Health

Mark Tenally / AP

In 11 years of reporting for CNN, I did my share of stories on abortion. And when the day-after abortion pill became available, I remember thinking that because early stage pregnancies could be ended with just a pill, the dynamics of the abortion debate would change. And they did – just not in the way I expected.

Even a generic, blank form is considered confidential by Vermont’s Agency of Human Services.

When VPR requested a blank “Critical Incident Review Form” from the Department of Disabilities, Aging and Independent Living, or DAIL earlier this month, we received the blank form — redacted.   

A room in the Miller building at UVM Medical Center, with a bed and a dummy patient laying in it.
Emily Corwin / VPR

The University of Vermont Medical Center unveiled its new Robert E. and Holly D. Miller Building to reporters on Friday. The building has 128 rooms, serving specialty surgery, cardiology, oncology and orthopedic patients.

We're talking about the Dr. Dynasaur health care program and how it has evolved over the years.
Julianna Funk / iStock

The "Dr. Dynasaur" program has been providing healthcare for children and pregnant women for thirty years, and it's gone through a number of expansions and iterations. We're talking about how Dr. Dynasaur works, who is covered, how the program has changed since its introduction and how it might evolve going forward.

Connecticut Attorney General William Tong has a skin condition called rosacea, and he says he takes the antibiotic doxycycline once a day for it.

In 2013, the average market price of doxycycline rose from $20 to $1,829 a year later. That's an increase of over 8,000%.

5G networks would require new antennas on existing telecommunication towers.
Emanuele D'Amico / iStock

A bill designed to boost broadband internet in Vermont has raised concerns that it will also speed the expansion of allegedly hazardous wireless technology.

A pink illustration of the human brain on a blue background
Jolygon / iStock

A new study has revealed some interesting findings about how kids' involvement in team sports can impact the development of the adolescent brain in positive ways.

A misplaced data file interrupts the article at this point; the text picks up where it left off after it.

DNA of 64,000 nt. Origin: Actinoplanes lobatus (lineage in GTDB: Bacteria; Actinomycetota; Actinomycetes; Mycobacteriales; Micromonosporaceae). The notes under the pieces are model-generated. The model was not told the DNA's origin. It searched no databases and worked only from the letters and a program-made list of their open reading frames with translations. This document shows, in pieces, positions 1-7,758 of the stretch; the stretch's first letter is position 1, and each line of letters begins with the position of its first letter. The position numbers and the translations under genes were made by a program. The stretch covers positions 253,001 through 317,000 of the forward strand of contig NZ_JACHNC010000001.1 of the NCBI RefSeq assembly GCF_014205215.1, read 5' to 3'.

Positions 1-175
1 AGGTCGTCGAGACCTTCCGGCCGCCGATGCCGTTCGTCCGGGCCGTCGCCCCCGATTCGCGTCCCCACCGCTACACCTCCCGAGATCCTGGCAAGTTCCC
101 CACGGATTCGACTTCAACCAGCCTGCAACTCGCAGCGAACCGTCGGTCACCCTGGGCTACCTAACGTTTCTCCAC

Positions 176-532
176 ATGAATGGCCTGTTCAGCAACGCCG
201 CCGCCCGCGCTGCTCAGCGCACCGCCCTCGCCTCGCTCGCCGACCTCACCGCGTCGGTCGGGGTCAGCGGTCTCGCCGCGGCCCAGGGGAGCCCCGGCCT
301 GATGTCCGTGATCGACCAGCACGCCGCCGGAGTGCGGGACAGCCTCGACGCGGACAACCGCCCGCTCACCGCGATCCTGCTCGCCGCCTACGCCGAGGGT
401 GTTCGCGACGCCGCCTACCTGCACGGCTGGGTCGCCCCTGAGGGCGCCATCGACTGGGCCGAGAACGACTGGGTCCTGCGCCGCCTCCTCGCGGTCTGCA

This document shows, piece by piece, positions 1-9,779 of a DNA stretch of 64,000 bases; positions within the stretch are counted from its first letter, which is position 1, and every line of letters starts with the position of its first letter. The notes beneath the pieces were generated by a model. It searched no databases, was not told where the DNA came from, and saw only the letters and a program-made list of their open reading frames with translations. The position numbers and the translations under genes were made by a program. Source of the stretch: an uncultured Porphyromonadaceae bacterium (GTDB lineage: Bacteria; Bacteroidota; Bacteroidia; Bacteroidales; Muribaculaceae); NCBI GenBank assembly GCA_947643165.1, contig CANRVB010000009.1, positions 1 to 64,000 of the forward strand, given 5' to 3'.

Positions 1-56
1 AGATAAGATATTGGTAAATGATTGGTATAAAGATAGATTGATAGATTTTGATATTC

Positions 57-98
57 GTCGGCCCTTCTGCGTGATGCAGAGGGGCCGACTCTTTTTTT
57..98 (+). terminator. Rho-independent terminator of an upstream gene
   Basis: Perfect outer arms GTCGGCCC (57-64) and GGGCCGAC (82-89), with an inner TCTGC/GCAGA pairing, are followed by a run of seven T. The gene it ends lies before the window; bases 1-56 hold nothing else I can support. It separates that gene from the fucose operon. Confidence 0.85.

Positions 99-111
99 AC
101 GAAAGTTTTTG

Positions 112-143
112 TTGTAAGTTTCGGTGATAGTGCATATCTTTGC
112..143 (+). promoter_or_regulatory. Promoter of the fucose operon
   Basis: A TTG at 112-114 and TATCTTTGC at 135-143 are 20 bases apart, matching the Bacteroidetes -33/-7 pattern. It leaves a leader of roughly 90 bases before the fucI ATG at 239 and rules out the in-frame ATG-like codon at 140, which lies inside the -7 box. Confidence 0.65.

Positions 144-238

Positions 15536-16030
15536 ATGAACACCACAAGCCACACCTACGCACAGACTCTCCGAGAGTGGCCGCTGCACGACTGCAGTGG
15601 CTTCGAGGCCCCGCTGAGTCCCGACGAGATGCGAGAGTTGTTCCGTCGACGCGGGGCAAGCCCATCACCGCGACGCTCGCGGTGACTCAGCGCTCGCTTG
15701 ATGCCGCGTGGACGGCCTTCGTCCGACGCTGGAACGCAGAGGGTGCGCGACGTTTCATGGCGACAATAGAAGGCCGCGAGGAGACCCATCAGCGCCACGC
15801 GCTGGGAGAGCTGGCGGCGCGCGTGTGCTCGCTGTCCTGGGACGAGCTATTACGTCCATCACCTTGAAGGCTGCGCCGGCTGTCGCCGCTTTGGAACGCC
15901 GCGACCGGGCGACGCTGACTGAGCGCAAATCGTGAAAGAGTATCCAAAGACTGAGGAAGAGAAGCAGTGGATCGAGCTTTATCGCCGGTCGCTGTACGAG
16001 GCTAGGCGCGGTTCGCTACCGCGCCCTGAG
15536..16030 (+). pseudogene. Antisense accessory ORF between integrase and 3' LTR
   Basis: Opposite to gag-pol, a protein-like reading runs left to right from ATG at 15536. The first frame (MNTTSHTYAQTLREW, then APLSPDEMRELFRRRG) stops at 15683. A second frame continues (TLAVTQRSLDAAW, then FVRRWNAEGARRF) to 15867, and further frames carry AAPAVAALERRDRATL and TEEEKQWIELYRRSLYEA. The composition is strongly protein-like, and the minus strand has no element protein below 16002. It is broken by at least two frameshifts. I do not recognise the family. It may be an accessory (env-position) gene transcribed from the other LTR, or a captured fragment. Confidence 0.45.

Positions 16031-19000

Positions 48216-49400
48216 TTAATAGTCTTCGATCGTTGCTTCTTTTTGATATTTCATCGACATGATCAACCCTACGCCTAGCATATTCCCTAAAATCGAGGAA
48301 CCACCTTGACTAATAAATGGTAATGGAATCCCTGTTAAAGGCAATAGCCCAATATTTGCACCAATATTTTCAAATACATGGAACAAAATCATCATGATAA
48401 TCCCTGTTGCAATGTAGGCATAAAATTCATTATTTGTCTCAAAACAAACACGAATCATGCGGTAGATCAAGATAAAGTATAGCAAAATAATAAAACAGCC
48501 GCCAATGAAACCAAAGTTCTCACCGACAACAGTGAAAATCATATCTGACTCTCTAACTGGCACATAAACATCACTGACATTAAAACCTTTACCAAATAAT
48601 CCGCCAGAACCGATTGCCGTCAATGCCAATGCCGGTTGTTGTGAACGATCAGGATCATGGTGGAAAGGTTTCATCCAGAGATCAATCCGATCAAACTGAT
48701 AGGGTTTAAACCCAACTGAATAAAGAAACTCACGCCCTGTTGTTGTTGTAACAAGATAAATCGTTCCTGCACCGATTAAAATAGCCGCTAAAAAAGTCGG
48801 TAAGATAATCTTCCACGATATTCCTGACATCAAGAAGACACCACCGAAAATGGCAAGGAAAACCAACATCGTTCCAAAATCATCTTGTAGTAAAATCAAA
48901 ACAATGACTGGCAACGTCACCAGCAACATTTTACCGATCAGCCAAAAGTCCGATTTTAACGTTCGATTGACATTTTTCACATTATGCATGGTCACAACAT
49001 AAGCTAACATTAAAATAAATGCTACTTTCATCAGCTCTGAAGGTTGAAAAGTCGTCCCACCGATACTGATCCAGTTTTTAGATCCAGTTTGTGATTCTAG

Three bills have been moving through the Vermont Legislature that aim to reduce youth smoking rates in Vermont.
Stephen Hocking / Unsplash

The Vermont Legislature has taken aim at reducing youth smoking rates with a trio of bills. Rep. George Till of Jericho joined Vermont Edition to update us on the content, goals and current status of the legislation.

A woman gets a measles, mumps and rubella vaccine in Pomona, N.Y. The Centers for Disease Control and Prevention reports nearly two-thirds of more than 700 measles cases in the U.S. this year are in New York state.
Seth Wenig / AP

There are now more than 760 cases of measles across the U.S., in the worst outbreak in decades. Vermont public health officials have been working for years to raise vaccination rates for measles and other communicable diseases. We're talking with doctors and state health officials about Vermont's vaccination statistics and how they're preparing for a potential measles outbreak.

Potency and frequency of use of marijuana can have long-lasting negative effects on developing brains, pediatric psychiatrists say.
Feodora Chiosea / iStock

Doctors, psychiatrists and other health professionals say marijuana can be very damaging to young and developing brains and that they're seeing young people with increasingly negative effects from consuming the drug. 

Americans could be forgiven for not knowing that much about measles. After all, it's been 51 years since an effective vaccine was introduced, quickly turning the disease from a common childhood experience to a rarity, and nearly two decades since the disease was declared eliminated from the U.S.